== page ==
10 Things You Didn't Know about Japan by SurfTrip.com
1) Shoes: You are expected to remove your shoes before stepping up from the entry area into a Japanese home. This custom is also observed in many traditional Japanese restaurants, all store dressing rooms and some other businesses. No footwear, not even slippers, should be worn on tatami (rice mat) floors.
2) Smoking: While many Japanese smoke, smoking is not permitted on local trains. Long distance trains have designated smoking cars available.
3) Bathing: When using a Japanese bath, you do not soap your body in the tub, or enter the tub with any soap on your body. You should wash and rinse your body outside of the tub and then submerge your entire body, up to your neck, in the hot water to soak and relax.
4) Public Courtesy: While American's are said to have a "bubble" of space around us, which we consider to be our personal space, the crowded conditions in Japan do not allow the Japanese this luxury. Japanese have an internal "bubble" into which they escape when commuting or in other crowded situation. For this reason, when in public, they refrain from raucous conversation, use earphones to listen to personal sound systems and otherwise are very conscious and courteous of others, to keep from bursting their internal privacy bubbles.
5) Currency: Japan is a highly developed country where only Japanese currency, the yen, is used for commercial transactions. There are few places that accept credit cards. Dollars must be exchanged, with yen exchange rates fluctuating daily, prior to making any purchases.
6) Shopping: Japan is not a bargaining economy, as are many nations of the world. Prices shown in stores are the prices you are expected to pay. There is a 5% national sales tax added to most items.
7) Tipping: For the most part tipping is not expected in Japan. Service received from taxies, restaurants and traditional Japanese inns and hotels do not require a tip. However, tipping is still a fact of life at some westernized Japanese hotels you may visit.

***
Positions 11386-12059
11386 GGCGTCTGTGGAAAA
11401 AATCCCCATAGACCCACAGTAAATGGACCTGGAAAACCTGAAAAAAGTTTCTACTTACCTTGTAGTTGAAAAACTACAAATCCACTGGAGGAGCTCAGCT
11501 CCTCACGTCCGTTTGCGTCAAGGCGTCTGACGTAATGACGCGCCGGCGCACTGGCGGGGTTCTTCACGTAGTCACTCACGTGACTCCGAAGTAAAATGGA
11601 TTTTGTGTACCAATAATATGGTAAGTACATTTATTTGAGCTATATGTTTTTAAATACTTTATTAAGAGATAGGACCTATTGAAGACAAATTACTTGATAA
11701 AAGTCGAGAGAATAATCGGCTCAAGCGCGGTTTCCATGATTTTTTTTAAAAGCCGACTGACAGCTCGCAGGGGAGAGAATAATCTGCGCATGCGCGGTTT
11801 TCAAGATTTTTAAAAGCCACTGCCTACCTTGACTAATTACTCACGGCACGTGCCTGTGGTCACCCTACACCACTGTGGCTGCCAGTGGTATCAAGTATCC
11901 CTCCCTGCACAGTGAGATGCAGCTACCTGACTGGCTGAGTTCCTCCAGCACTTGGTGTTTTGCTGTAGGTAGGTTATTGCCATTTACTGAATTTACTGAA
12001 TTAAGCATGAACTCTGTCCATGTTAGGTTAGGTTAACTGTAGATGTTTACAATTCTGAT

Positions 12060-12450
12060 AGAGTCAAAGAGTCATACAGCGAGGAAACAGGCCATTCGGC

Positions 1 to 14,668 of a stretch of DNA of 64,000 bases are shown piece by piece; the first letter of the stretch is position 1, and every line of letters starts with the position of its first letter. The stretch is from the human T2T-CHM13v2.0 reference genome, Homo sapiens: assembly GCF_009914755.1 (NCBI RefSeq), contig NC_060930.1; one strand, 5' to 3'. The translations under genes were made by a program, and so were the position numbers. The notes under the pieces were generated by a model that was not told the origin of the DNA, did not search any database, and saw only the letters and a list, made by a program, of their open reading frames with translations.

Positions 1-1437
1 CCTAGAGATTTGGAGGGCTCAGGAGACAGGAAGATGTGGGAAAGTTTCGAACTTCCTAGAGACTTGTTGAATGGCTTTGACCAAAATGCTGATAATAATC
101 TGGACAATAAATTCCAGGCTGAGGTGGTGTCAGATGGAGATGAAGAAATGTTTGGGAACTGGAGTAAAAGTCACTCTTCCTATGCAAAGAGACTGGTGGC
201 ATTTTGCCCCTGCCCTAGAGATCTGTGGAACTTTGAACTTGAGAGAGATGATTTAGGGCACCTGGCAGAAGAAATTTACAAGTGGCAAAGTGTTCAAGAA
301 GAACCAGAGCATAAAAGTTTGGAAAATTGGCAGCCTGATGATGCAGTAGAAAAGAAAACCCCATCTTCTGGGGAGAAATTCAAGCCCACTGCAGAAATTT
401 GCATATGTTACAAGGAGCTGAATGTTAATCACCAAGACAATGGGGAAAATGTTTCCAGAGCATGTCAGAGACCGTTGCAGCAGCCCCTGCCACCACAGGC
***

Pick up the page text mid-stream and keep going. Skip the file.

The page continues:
8) Getting Assistance: While Japanese High School graduates have studied English for six years, with College graduates having studied English for an additional four years, it is still not spoken by a vast majority of the population. When you are lost or need assistance, approach the Japanese, speak distinctly, and request assistance. If the person you have approached is unable to understand or help you they will most often attempt to find someone else who can help. If they cross their arms it is a symbol for no. Most likely they are telling you they don’t understand not cursing you like you’re a demon.
9) Language: Japanese honestly appreciate any attempts foreigners make in speaking in Japanese. They fully recognize how difficult it is and respect any effort in trying to communicate better.
10) Foods: There are a wide variety of internationally inspired food and restaurants available in Japan, from American fast food to eery form of international cuisine. Traditional Japanese dishes are not all rice and raw fish, and are really quite delicious. Their food is not at all spicy but is often flavored with various soy based sauces. They use a lot of vegetables, beef, pork, chicken and seafood.
Bonus) Driving: While the Japanese drive on the left hand side of the road, with their car's steering wheels on the right side of the vehicle, this is a difference much more easily overcome than most of us expect. Hundreds of thousands of Americans have quickly adapted.